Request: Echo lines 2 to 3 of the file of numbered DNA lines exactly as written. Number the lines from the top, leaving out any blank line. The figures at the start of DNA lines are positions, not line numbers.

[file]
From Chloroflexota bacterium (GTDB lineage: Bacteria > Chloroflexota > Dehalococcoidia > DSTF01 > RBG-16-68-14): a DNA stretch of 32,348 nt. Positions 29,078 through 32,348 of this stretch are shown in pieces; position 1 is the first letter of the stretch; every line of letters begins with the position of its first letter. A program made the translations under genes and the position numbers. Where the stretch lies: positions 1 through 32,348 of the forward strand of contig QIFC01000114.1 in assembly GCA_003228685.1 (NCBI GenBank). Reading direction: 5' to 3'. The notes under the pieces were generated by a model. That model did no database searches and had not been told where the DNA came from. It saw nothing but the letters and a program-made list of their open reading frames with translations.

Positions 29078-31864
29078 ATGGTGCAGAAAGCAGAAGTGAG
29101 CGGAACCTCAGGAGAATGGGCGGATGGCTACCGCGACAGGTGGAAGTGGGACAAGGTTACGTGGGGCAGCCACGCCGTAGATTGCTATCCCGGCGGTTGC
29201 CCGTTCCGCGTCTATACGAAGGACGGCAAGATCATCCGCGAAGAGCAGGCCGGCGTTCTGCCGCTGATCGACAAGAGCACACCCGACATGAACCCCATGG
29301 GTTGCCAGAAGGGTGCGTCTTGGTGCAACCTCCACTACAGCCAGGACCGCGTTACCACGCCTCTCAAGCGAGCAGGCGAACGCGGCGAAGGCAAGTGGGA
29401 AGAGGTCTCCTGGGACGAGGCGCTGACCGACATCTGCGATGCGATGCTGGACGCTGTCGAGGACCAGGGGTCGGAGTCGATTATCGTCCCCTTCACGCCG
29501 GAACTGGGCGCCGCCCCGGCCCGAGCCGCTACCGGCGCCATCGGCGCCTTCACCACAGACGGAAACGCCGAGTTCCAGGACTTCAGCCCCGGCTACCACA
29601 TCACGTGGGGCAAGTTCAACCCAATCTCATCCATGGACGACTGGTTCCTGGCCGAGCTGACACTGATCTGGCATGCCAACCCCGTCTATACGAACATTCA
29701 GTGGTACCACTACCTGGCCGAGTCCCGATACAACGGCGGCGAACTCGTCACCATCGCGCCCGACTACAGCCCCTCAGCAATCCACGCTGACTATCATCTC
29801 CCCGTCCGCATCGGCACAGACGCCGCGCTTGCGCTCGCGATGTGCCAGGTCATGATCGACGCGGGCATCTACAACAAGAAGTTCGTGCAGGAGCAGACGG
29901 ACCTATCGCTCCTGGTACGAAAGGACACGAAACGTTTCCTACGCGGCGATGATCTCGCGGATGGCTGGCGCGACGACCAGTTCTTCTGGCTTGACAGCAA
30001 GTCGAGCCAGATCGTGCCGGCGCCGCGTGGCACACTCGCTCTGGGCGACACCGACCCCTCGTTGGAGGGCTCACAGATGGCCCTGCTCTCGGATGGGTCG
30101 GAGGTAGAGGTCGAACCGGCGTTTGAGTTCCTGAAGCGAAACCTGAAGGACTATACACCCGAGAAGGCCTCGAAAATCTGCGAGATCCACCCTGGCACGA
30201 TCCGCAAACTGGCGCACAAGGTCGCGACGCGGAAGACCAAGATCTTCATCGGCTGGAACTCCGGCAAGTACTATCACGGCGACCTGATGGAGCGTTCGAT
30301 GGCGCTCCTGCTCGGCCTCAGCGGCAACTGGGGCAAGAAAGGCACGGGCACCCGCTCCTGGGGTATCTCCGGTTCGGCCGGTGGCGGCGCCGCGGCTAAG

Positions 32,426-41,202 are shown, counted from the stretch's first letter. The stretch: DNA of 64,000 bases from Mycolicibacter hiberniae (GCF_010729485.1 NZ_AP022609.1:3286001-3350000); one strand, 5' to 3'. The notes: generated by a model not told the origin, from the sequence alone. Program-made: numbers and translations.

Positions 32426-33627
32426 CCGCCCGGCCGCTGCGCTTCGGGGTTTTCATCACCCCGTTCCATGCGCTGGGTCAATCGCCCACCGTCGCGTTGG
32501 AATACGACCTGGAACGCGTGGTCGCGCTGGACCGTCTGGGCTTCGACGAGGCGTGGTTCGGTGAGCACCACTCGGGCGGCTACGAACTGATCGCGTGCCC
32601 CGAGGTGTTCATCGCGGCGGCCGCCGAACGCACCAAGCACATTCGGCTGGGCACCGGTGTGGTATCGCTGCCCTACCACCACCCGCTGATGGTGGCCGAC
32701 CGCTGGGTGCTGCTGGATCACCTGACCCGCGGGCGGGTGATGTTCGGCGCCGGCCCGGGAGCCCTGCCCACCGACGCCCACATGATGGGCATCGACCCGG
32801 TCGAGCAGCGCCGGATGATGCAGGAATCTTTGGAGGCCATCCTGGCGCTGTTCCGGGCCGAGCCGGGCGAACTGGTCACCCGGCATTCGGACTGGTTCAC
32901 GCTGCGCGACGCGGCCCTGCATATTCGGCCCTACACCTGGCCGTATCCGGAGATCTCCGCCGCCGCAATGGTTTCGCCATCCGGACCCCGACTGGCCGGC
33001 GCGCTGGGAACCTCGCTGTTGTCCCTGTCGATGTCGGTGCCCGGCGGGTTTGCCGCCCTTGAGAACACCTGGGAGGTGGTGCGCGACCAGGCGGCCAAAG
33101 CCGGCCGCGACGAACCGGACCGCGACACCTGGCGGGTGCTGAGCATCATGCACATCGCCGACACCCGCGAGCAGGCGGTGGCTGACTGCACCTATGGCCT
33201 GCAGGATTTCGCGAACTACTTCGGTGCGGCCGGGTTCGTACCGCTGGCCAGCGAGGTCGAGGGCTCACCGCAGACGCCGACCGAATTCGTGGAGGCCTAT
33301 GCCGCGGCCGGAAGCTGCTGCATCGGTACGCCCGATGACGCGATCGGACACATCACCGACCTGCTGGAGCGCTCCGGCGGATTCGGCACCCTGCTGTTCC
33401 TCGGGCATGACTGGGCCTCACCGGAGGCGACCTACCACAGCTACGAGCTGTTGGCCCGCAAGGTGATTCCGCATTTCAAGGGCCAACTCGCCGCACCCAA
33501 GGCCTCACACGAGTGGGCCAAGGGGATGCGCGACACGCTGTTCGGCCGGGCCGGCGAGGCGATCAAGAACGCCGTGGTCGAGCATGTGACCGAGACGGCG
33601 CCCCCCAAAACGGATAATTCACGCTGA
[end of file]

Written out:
Positions 29078-31864
29078 ATGGTGCAGAAAGCAGAAGTGAG